By the time you read this, even the most paranoid of our IT brethren will have had to sheepishly admit that they probably won’t have an immediate need for the portable generator and 400 pounds of freeze-dried rations sitting in their basements, that civilization as we know it isn’t going to end due to a two digit programming oversight.
Before anything else, it should be noted that there’s a lot to admire in the people and organizations who took prudent Y2K precautions, the kind of people and organizations who are generally well-prepared in any case.
And curses to those who second guessed the work and expense associated with Y2K remediation – if there was ever a more perfect example of damned if you do, damned if you don’t, I don’t know what it is.
But all that being said, the most extreme Y2K doomsdayers among us, like all extremists, are looking pretty foolish. History shows that extremists in general end up looking pretty dumb.
Unfortunately, our business has an unpleasant tendency to attract extremists of all stripes, whether they’re Y2K survivalists or selected Web wienies who claim that the Internet will solve every computing problem our industry ever had. We’d do well to remember one of the key limitations of extremists in general: they tend to see only a single solution to a wide variety of problems. Like the spreadsheet masters of the past who could make their software do some amazing and frightening things (“Who needs a relational database on a secure server when I’ve got Lotus 1-2-3?”) we’re dealing with the same extremist logic: if your only tool is a hammer, every problem that comes your way must be a nail.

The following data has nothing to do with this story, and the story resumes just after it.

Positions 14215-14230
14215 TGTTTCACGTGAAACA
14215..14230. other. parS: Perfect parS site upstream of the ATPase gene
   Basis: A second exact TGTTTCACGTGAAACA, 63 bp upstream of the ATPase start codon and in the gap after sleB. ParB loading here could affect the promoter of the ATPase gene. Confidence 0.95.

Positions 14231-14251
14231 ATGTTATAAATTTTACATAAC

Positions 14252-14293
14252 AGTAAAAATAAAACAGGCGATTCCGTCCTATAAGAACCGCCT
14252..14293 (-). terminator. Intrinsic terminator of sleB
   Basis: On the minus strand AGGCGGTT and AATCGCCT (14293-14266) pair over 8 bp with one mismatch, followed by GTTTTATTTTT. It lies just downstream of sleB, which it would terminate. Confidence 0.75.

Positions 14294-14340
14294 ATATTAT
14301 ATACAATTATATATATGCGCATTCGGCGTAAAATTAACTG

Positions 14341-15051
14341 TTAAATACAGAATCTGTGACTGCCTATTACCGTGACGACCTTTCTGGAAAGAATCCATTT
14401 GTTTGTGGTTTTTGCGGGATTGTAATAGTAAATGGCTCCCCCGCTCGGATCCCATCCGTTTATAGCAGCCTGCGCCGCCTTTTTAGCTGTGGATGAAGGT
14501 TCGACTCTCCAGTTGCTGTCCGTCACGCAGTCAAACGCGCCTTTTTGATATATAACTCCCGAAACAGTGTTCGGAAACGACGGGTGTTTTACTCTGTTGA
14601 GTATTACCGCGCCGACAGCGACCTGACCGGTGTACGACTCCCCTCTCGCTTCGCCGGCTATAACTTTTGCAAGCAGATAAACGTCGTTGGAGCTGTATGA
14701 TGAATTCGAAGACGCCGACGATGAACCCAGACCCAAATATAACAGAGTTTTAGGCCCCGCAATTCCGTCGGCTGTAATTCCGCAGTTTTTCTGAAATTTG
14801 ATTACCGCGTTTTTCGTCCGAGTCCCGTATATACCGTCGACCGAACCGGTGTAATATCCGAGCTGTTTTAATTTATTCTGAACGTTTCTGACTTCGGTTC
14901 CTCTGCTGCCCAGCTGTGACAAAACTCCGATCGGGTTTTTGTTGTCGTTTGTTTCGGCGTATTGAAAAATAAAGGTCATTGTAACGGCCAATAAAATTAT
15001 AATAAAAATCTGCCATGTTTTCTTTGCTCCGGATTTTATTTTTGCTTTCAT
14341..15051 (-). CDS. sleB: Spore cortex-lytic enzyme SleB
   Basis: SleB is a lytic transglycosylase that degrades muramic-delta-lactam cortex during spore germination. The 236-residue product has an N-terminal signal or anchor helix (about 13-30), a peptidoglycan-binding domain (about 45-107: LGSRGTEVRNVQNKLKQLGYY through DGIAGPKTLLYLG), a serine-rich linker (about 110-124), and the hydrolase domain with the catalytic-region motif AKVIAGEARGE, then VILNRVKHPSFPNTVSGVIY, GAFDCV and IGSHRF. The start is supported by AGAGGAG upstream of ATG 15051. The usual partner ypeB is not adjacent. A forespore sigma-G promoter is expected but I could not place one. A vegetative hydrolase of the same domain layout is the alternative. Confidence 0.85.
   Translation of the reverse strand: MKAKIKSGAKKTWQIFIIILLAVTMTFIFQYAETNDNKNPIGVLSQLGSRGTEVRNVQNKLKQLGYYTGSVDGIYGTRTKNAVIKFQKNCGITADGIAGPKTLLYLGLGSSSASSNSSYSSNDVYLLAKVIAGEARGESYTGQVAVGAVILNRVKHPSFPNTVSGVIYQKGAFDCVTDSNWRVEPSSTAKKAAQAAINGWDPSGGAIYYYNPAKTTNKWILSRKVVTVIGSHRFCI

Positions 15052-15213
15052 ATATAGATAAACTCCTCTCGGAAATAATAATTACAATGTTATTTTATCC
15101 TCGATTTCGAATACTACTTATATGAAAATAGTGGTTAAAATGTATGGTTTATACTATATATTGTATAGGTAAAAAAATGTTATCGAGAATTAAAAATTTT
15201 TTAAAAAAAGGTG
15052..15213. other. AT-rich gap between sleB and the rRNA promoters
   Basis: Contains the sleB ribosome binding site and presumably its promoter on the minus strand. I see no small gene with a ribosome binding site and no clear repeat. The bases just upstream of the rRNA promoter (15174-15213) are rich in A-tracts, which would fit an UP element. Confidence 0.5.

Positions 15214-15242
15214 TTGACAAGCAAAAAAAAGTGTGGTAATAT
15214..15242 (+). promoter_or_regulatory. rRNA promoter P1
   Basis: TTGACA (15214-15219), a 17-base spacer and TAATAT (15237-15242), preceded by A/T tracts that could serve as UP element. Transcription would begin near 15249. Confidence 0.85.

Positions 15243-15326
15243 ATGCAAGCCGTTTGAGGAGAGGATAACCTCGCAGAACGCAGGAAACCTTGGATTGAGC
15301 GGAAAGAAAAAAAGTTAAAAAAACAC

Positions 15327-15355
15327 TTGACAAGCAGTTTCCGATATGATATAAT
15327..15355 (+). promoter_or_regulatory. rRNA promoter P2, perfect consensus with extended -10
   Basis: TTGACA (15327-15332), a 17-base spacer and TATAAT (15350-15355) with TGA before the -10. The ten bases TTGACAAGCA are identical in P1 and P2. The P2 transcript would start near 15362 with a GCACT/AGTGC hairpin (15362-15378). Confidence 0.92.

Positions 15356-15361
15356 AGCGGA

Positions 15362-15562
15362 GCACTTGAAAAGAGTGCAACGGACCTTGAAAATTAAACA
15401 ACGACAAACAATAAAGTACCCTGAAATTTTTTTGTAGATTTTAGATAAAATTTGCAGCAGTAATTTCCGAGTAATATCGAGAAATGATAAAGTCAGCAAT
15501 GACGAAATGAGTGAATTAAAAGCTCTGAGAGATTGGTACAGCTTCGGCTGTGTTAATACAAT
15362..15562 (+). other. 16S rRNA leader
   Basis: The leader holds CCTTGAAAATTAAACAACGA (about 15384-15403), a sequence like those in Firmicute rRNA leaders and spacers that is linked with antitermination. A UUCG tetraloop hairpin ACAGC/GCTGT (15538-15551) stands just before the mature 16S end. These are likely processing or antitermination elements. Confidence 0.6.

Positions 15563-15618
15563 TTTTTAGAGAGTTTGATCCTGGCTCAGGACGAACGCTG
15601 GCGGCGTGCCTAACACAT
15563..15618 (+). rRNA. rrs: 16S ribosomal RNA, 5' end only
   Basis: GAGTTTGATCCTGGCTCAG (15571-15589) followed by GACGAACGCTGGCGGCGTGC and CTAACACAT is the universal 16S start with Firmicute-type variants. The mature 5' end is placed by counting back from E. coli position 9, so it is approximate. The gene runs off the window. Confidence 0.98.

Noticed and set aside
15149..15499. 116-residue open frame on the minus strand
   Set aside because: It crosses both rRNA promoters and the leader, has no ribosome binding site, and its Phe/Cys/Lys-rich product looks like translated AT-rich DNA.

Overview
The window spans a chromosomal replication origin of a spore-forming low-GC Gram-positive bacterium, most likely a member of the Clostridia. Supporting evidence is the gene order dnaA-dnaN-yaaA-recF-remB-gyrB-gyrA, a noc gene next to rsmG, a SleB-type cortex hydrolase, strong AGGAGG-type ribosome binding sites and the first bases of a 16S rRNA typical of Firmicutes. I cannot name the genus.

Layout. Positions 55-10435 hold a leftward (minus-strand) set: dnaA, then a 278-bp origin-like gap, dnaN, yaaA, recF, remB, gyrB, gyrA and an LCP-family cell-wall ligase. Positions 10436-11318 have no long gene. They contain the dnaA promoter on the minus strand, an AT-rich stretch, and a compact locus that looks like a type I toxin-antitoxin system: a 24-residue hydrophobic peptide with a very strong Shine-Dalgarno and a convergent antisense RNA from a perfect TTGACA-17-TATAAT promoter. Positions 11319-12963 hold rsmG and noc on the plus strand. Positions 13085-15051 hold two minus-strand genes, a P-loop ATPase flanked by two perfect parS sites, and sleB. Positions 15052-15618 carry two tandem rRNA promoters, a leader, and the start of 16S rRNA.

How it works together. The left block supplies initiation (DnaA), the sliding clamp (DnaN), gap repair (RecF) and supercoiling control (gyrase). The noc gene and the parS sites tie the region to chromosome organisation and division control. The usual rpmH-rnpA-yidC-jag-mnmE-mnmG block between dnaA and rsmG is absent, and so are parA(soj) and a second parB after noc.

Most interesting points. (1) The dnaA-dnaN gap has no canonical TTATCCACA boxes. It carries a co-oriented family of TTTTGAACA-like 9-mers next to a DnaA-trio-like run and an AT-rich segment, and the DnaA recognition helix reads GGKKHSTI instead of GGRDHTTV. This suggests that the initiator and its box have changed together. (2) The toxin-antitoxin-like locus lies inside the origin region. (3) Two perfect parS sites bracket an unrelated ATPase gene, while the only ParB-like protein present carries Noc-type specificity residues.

We’ve seen this kind of thinking before: the unquestionable power of third generation languages (“I can make this system do anything – what exactly is the problem again?”), the well-advertised dominance of graphic user interfaces, the unquestioned development speed increases attributed to CASE tools, the natural superiority of object-oriented programming languages, and (God help me if I have to read another fawning article on the subject) the inevitability of Java as a replacement for everything we’ve known to date.
Now we’re seeing the same kind of arrogance and attitude of inevitability within the legion of Internet technology advocates. I’ve got no problem with the assertion that the Web is a different and profoundly powerful technology. In fact, some say that the extent to which we’ve seen the economy grow without firing up underlying inflationary pressures is almost entirely due to advances in technology that have fuelled productivity gains in the economy.
Think, for instance, about how Web search tools have helped make it a buyers market for many products and services – how much easier could it possibly be to comparison shop for the lowest price and therefore keep downward pressure on prices? Still, I’m suspicious of any one trick pony high-tech advocates.
All the good stuff aside, we in IT (and our clients and partners) are in danger of being deluged by the whackos who believe that every problem there’s ever been in the world can be solved using Web technology.
Powerful it is, maybe even more powerful than anything we’ve ever seen in IT before, but a silver bullet it ain’t.
Rather, we should look to the people in our community who say “here’s what the Web can do, and here’s what it can’t do”.
Stock valuations aside, it’s yet to be proved that there’s room for everyone with a wild idea and a Web site to make money. Do we really believe that Web extremists and their ideas will be the undisputed saviours of the IT world?
As the sign at the old Chevron station a few miles outside of Santa Fe says: “In God we trust – all others pay cash.”
Hanley is an IS professional living in Calgary. He can be reached at firstname.lastname@example.org